Summary: Pou domain - N-terminal to homeobox domain
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POU domain Edit Wikipedia article
|Pou domain - N-terminal to homeobox domain|
The acronym POU is derived from the names of three transcription factors:
- the Pituitary-specific Pit-1
- the Octamer transcription factor proteins Oct-1 and Oct-2 (octamer sequence is ATGCAAAT)
- the neural Unc-86 transcription factor from Caenorhabditis elegans.
Comparisons of POU domain genes across the animals suggests that the family can be divided into six major classes (POU1-POU6). Pit-1 is part of the POU1 class, Oct-1 and Oct-2 are members of POU2, while Unc-86 is a member of POU4. The six classes diverged early in animal evolution: POU1, POU3, POU4, and POU6 classes evolved before the last common ancestor of sponges and eumetazoans, POU2 evolved in the Bilatera, and POU5 appears to be unique to vertebrates.
There is a surprisingly high degree of amino acid sequence conservation (37%-42%) of POU homeodomains to the transcriptional regulator comS, the competence protein from the gram positive prokaryote Bacillus subtilis. Akin to the way that POU homeodomain regulators lead to tissue differentiation in metazoans, this transcription factor is critical for differentiation of a subpopulation of B. subtilis into a state of genetic competence.
POU proteins are eukaryotic transcription factors containing a bipartite DNA binding domain referred to as the POU domain. The acronym POU (pronounced 'pow') is derived from the names of three transcription factors, the pituitary-specific Pit-1, the octamer-binding proteins Oct-1 and Oct-2, and the neural Unc-86 from Caenorhabditis elegans. POU domain genes have been described in organisms as divergent as Caenorhabditis elegans, Drosophila, Xenopus, zebrafish and human but have not been yet identified in plants and fungi. The various members of the POU family have a wide variety of functions, all of which are related to the function of the neuroendocrine system and the development of an organism. Some other genes are also regulated, including those for immunoglobulin light and heavy chains (Oct-2), and trophic hormone genes, such as those for prolactin and growth hormone (Pit-1).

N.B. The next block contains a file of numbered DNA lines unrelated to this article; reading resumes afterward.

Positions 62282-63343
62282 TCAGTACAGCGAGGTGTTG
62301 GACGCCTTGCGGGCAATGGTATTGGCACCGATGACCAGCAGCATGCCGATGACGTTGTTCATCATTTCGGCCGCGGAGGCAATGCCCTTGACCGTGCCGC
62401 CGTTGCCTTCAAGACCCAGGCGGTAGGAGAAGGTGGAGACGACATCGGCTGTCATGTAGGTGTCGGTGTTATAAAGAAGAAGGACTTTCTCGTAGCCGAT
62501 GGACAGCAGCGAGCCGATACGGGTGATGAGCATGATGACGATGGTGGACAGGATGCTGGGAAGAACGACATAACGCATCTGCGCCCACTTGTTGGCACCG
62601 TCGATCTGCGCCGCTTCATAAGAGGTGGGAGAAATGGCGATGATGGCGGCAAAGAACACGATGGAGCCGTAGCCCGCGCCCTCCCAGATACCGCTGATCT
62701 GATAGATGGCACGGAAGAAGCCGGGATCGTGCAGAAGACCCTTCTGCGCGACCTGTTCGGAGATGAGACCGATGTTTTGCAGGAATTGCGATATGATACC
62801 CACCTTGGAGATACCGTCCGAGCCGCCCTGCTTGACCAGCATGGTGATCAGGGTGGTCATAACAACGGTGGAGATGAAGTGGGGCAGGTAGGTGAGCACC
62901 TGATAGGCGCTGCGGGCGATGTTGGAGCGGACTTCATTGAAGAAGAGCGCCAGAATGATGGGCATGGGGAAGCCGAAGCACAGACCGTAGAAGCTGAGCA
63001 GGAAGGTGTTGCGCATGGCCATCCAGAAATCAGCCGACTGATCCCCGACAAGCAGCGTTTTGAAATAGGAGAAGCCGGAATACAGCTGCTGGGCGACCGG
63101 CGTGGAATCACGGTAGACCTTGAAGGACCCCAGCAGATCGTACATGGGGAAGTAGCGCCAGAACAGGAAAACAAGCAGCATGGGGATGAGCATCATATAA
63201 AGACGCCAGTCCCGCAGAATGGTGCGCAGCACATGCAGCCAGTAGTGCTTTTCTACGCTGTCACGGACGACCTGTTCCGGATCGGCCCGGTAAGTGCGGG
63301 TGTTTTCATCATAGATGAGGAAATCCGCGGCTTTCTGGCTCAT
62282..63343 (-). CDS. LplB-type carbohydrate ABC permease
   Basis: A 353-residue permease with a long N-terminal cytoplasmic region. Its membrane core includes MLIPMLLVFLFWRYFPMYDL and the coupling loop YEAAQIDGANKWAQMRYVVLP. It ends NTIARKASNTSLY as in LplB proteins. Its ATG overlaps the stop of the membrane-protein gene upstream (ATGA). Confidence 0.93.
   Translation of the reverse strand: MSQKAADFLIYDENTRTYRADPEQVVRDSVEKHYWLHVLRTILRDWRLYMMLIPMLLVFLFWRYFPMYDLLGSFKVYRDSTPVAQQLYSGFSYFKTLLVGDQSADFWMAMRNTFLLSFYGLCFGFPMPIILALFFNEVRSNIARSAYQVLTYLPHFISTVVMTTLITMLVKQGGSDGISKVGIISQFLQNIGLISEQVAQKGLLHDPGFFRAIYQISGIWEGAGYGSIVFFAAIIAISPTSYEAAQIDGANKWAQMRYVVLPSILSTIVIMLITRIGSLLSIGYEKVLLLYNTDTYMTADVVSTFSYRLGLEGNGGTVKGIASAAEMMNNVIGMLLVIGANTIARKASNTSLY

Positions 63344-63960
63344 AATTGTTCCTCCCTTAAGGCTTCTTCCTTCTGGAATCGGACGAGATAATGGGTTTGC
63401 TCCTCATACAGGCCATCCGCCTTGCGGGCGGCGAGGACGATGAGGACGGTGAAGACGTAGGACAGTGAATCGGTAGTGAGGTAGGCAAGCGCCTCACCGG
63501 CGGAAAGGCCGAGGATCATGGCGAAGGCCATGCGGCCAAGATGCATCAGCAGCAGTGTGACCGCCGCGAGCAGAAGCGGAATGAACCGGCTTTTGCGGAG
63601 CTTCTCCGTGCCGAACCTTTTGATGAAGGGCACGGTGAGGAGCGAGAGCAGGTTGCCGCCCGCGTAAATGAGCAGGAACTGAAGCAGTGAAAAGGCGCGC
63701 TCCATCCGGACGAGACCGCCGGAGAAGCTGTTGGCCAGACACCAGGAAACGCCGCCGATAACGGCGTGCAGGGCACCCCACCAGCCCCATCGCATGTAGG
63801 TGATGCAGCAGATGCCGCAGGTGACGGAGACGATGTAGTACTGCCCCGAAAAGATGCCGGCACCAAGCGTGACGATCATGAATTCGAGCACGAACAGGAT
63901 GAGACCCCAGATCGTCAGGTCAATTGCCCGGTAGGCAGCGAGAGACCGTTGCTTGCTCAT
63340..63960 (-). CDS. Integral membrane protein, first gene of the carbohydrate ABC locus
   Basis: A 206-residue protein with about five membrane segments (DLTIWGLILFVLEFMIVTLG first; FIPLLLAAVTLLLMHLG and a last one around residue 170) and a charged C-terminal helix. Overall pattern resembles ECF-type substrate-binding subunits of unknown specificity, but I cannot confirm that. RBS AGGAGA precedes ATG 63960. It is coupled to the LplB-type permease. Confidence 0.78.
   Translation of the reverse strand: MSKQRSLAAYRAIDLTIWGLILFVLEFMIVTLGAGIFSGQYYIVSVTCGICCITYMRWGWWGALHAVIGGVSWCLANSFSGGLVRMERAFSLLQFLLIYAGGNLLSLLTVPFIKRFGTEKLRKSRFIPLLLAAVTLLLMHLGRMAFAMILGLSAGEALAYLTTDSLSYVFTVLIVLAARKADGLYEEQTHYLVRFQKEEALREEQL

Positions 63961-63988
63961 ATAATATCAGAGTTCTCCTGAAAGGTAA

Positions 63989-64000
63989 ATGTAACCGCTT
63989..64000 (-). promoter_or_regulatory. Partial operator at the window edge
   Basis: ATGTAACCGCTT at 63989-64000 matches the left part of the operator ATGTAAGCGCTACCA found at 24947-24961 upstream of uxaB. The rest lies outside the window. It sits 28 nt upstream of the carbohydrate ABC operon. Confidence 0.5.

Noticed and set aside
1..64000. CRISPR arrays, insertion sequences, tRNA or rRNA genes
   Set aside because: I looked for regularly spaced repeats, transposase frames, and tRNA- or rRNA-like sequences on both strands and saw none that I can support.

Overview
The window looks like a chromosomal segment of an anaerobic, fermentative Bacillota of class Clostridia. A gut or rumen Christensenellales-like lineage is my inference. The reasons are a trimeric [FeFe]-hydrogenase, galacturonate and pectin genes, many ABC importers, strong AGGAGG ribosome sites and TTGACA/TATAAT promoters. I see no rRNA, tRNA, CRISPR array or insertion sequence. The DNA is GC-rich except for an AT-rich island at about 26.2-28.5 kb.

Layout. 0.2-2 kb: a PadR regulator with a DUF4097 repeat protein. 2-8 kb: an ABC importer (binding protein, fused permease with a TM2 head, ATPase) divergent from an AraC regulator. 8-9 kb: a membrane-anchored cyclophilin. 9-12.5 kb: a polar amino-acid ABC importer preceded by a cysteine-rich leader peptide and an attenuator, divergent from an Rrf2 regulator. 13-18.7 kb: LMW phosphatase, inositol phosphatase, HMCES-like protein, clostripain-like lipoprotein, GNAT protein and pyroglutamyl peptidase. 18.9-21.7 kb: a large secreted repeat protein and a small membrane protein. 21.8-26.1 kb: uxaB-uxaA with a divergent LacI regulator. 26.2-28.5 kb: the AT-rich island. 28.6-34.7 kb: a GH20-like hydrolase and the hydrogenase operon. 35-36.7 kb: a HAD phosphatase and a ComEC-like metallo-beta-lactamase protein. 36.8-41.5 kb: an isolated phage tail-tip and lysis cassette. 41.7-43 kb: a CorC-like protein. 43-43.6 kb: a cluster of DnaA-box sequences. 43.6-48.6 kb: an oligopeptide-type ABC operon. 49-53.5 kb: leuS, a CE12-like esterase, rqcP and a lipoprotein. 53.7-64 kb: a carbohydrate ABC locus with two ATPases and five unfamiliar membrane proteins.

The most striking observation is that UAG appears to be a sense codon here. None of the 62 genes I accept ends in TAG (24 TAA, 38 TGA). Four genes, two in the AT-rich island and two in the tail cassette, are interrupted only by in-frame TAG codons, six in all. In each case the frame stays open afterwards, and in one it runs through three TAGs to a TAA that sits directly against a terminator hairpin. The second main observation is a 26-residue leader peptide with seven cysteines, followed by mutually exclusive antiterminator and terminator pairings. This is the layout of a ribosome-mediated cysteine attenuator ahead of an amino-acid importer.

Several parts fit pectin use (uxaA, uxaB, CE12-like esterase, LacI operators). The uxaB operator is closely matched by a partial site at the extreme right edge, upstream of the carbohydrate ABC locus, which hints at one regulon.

The POU domain is a bipartite domain composed of two subunits separated by a non-conserved region of 15-55 aa. The N-terminal subunit is known as the POU-specific (POUs) domain (InterPro: IPR000327), while the C-terminal subunit is a homeobox domain (InterPro: IPR007103). 3D structures of complexes including both POU subdomains bound to DNA are available. Both subdomains contain the structural motif 'helix-turn-helix', which directly associates with the two components of bipartite DNA binding sites, and both are required for high affinity sequence-specific DNA-binding. The domain may also be involved in protein-protein interactions. The subdomains are connected by a flexible linker. In proteins a POU-specific domain is always accompanied by a homeodomain. Despite of the lack of sequence homology, 3D structure of POUs is similar to 3D structure of bacteriophage lambda repressor and other members of HTH_3 family.
Human genes encoding proteins containing the POU domain include:
- POU2F1; POU2F2; POU2F3;
- POU3F1; POU3F2; POU3F3; POU3F4;
- POU4F1; POU4F2; POU4F3;
- POU5F1; POU5F1P1; POU5F1P3; POU5F1P4;
- POU6F1; POU6F2
- Phillips K, Luisi B (Oct 2000). "The virtuoso of versatility: POU proteins that flex to fit". Journal of Molecular Biology 302 (5): 1023–39. doi:10.1006/jmbi.2000.4107. PMID 11183772.
- Gold, David A.; Gates, Ruth D.; Jacobs, David K. (2014-12-01). "The Early Expansion and Evolutionary Dynamics of POU Class Genes". Molecular Biology and Evolution 31 (12): 3136–3147. doi:10.1093/molbev/msu243. ISSN 0737-4038. PMC 4245813. PMID 25261405.